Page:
Progressive advocacy groups and economic analysts on Tuesday denounced retirement savings-related tax changes embedded in Congress' end-of-year $1.7 trillion spending package, characterizing the pending reforms taken directly from the SECURE 2.0 Act as a "giveaway to the rich."
According to Patriotic Millionaires, a group of wealthy tax fairness champions, the must-pass omnibus bill includes "some minor provisions to help low-income earners save for retirement, but the vast majority are designed to allow high earners to avoid paying more taxes."
Morris Pearl, the group's chair and a former managing director at BlackRock, said: "I'm tired of tax cuts for the rich being sold as help for the poor. The retirement changes in the omnibus package overwhelmingly benefit wealthy people like me while doing almost nothing for the people who truly struggle to save for retirement. This bill does not make it easier for workers to save for retirement, it just makes it easier for high-income earners to shelter more of their earnings from taxes."
"This law will make my heirs hundreds of thousands of dollars wealthier," said Pearl. "It will do virtually nothing for the worker who toasted my bagel this morning. This may be good for the children of some rich people, but in the long run, the increased inequality it creates is bad for everyone, including my own family."
"This legislation is not what America needs to help workers save for retirement," he added. "Congress should scrap SECURE 2.0 and start from scratch with something that would help all Americans, not just the rich, save for a comfortable, well-deserved retirement. A multibillion dollar tax cut for the rich should not be the last act of a Democratic Congress."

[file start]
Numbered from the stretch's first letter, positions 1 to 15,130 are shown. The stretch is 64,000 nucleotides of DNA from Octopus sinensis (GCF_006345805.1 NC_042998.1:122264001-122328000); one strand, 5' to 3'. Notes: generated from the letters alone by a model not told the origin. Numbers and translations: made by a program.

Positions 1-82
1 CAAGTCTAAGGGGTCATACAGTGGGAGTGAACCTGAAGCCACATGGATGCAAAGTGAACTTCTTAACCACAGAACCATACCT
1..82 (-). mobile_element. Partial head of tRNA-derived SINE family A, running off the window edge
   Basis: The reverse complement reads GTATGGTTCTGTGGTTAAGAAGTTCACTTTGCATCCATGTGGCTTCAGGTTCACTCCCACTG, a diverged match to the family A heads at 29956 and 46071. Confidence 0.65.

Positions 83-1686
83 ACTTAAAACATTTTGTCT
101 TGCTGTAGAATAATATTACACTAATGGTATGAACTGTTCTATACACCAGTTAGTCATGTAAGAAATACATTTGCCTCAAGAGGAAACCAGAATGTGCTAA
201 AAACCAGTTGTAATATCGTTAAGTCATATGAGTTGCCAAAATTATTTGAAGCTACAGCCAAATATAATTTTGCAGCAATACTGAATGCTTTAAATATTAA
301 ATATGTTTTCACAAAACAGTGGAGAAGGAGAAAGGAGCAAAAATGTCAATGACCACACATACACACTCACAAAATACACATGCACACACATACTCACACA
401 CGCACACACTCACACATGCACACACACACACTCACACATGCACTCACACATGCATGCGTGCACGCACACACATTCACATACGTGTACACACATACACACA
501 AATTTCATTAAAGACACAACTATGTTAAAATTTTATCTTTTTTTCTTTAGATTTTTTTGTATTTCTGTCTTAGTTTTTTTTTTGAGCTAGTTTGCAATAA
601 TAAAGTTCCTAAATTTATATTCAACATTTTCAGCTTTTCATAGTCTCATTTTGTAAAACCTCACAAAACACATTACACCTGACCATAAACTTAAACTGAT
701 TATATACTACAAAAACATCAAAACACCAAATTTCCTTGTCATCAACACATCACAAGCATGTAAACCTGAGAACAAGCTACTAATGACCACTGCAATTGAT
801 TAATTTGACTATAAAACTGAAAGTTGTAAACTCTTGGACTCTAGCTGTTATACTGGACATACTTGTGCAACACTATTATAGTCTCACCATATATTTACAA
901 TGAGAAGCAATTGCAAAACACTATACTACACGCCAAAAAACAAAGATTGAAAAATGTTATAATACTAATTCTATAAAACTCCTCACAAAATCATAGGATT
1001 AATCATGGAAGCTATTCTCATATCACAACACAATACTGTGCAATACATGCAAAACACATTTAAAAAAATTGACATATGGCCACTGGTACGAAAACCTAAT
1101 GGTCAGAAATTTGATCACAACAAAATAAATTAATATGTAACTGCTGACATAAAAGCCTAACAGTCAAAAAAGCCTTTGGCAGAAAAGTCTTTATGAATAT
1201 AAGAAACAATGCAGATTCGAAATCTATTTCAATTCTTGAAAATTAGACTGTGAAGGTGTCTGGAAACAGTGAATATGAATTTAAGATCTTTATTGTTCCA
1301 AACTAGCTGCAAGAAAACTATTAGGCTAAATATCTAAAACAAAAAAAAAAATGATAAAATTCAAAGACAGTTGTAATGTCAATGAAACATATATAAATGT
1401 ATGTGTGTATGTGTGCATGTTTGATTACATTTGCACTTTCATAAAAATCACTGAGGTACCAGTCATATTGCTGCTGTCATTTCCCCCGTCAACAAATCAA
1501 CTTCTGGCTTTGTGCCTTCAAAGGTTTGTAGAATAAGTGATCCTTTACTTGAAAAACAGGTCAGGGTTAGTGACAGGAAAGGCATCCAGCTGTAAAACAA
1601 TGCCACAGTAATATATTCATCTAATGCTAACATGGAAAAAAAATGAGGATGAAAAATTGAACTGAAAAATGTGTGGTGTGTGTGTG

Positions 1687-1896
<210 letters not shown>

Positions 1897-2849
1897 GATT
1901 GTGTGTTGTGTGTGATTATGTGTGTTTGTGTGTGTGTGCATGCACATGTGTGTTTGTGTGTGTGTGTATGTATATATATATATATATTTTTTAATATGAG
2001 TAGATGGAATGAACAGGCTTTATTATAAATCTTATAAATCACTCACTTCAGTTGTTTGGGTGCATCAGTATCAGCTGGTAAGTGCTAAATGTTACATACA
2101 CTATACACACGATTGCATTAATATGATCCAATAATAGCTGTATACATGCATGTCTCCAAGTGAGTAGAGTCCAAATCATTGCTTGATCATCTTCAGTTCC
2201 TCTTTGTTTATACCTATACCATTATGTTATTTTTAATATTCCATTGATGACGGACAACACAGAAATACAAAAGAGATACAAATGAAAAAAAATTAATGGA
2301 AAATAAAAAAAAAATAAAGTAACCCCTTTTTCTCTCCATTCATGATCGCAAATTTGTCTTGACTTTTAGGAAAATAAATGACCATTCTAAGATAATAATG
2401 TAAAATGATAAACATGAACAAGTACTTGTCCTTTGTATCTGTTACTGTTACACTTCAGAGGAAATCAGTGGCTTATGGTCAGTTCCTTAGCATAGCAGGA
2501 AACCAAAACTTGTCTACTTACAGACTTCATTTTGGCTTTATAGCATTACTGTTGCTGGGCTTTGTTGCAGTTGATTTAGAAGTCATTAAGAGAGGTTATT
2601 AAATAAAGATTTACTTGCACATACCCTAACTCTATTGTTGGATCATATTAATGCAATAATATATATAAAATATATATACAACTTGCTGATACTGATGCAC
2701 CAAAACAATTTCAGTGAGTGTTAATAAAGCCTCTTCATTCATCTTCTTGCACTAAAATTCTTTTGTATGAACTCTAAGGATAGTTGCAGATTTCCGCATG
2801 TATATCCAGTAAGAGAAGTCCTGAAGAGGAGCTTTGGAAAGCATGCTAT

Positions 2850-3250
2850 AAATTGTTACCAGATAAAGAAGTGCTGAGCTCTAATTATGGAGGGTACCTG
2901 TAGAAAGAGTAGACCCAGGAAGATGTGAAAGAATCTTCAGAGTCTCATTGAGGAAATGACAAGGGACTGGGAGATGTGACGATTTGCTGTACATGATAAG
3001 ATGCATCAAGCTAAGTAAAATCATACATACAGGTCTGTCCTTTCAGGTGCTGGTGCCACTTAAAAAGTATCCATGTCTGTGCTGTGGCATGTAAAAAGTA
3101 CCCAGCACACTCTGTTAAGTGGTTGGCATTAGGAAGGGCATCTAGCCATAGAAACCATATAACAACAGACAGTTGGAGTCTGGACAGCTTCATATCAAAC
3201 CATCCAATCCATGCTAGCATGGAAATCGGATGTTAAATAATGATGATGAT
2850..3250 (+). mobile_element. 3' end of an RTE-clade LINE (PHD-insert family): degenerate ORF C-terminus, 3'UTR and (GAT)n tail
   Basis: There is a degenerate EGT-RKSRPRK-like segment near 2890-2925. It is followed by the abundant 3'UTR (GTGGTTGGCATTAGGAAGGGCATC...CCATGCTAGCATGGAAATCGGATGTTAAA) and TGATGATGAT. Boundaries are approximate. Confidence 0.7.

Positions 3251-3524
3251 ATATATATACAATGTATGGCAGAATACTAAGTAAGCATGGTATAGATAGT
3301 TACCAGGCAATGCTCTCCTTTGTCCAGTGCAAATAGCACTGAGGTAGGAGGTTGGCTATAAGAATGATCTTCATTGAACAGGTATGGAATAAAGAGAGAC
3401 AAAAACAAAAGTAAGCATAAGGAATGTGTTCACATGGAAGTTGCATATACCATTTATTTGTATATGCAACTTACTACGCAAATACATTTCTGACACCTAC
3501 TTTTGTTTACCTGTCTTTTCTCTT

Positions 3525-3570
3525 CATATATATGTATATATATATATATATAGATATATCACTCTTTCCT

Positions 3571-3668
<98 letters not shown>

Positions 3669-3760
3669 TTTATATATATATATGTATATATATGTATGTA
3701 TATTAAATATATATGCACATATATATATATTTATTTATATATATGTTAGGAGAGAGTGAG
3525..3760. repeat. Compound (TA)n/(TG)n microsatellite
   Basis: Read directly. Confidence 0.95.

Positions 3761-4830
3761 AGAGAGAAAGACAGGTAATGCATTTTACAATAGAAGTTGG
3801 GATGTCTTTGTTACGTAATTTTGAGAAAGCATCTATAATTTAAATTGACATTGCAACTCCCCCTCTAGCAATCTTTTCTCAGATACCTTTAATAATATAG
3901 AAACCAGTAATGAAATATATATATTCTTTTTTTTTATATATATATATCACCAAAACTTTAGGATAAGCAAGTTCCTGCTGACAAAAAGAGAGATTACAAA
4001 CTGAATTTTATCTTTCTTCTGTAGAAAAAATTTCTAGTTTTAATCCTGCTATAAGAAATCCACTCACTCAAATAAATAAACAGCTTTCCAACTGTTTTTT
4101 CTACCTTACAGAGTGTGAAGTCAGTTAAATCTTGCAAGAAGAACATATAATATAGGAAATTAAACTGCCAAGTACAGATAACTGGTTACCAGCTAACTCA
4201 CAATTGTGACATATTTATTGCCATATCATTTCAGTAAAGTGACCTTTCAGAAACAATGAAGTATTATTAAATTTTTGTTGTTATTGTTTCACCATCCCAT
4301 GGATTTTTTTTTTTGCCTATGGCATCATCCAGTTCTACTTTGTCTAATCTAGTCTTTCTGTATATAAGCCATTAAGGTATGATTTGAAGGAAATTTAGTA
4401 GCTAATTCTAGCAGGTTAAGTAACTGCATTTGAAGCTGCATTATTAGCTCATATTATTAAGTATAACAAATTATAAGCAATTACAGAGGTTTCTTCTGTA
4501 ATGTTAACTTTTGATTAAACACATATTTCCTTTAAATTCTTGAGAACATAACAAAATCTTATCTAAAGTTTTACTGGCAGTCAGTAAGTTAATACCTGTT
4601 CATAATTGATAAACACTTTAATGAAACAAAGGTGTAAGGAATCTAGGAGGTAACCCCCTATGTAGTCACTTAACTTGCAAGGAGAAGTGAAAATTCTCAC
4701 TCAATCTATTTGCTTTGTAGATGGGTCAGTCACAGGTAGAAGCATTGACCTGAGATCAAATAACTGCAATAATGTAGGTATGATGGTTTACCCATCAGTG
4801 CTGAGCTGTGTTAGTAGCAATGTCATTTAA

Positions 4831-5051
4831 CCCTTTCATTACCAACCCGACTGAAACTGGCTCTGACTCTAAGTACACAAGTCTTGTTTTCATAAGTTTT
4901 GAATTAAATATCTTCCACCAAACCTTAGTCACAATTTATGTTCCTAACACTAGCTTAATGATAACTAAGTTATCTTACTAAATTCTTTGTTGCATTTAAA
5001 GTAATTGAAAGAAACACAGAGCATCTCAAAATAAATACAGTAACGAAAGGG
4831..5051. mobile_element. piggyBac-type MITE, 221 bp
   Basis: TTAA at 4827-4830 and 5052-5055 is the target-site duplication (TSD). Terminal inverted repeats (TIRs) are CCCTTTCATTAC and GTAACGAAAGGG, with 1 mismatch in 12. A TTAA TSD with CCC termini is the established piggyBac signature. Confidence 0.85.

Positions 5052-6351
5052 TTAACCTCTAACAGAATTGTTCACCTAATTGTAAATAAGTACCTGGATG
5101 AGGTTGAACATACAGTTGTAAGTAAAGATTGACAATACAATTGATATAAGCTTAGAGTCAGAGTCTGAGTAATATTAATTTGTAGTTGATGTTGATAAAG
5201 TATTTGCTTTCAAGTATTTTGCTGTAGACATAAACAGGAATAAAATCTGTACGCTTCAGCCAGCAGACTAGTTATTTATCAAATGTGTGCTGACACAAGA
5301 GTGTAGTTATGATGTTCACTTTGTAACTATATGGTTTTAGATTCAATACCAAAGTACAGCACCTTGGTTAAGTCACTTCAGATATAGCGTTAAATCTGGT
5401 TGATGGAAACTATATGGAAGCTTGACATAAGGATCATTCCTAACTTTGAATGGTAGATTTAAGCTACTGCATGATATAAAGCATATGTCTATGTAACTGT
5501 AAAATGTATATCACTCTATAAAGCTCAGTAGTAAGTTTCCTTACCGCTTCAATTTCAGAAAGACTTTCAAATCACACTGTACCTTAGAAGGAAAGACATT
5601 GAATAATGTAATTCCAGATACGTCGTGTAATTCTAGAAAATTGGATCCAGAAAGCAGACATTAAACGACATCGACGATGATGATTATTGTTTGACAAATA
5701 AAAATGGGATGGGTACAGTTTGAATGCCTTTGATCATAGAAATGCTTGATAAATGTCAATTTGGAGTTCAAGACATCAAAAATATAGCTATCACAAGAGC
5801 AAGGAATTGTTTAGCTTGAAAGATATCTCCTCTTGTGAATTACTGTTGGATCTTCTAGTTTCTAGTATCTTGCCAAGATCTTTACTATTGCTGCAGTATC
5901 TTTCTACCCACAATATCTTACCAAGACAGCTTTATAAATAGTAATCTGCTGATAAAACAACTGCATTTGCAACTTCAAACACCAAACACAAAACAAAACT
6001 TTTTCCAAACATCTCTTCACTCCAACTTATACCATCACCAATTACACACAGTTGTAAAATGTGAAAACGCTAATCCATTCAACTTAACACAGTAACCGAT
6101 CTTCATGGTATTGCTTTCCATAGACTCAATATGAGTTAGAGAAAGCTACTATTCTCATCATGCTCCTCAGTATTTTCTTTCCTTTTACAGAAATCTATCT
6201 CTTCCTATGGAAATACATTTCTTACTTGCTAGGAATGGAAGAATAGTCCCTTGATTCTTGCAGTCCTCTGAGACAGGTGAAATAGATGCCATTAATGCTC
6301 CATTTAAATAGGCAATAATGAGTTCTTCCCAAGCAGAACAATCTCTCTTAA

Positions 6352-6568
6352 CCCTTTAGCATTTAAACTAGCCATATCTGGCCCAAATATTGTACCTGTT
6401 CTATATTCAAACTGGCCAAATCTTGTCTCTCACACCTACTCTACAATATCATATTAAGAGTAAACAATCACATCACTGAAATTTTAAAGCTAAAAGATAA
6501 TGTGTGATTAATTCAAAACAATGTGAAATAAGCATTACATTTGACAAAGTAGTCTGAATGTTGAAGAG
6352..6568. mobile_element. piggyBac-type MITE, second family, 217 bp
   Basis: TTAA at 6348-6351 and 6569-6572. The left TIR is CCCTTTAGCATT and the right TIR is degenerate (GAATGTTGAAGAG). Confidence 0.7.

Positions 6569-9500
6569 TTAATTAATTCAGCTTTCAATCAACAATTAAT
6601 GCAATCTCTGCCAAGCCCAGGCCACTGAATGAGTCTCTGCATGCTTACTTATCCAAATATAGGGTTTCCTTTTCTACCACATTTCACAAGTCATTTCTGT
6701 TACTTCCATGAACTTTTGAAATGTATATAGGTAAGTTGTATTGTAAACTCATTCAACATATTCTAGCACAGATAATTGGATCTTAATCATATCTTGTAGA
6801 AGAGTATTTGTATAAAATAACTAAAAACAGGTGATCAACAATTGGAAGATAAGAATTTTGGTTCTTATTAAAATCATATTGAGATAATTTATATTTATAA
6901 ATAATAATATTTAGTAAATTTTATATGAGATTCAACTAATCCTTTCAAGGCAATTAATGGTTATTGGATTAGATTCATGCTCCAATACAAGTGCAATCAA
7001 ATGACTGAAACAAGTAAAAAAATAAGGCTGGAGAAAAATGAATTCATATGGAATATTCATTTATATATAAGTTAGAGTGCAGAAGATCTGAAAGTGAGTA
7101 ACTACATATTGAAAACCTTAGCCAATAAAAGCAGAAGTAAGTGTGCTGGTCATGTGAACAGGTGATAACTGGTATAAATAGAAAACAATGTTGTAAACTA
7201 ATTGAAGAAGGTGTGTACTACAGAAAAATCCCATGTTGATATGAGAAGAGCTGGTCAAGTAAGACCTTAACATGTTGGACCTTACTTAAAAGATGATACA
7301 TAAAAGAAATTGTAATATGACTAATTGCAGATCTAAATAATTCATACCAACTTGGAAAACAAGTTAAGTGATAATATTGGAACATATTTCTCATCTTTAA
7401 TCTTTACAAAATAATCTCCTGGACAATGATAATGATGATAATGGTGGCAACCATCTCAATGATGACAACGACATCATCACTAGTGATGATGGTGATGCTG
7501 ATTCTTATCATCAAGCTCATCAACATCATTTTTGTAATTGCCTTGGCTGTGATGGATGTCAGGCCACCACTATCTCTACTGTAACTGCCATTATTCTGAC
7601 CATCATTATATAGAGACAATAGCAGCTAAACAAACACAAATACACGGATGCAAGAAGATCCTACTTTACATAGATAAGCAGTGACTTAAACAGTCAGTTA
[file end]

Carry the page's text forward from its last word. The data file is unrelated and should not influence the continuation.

Pearl was not alone in criticizing the retirement savings-related tax provisions included in the fiscal year 2023 appropriations bill.
Sharon Parrott, president of the Center on Budget and Policy Priorities, said that some of the changes "are laudatory, such as creating a savings match for low-income savers and allowing certain kinds of savings to be tapped for emergency purposes and not just retirement."
"But others expand existing unnecessary and regressive tax subsidies for people nearing or deep into retirement," she continued. "For example, affluent people will now be able to wait until age 75 before they are required to touch their tax-favored 'retirement' account."
Parrott added that "it is particularly unfortunate that these tax cuts are in the package while a provision to allow very low-income seniors and people with disabilities to have modest savings and still qualify for income assistance through the Supplemental Security Income program was excluded, despite bipartisan efforts to include it."
In an email to Common Dreams, the Institute on Taxation and Economic Policy (ITEP) also lamented the omnibus package's inclusion of bipartisan retirement legislation that "would mainly help the well-off."
The reforms in question "will exacerbate inequality that is already pervasive in tax benefits for retirement savings," ITEP warned. "Currently, the wealthiest 40% of taxpayers receive 87% of those benefits."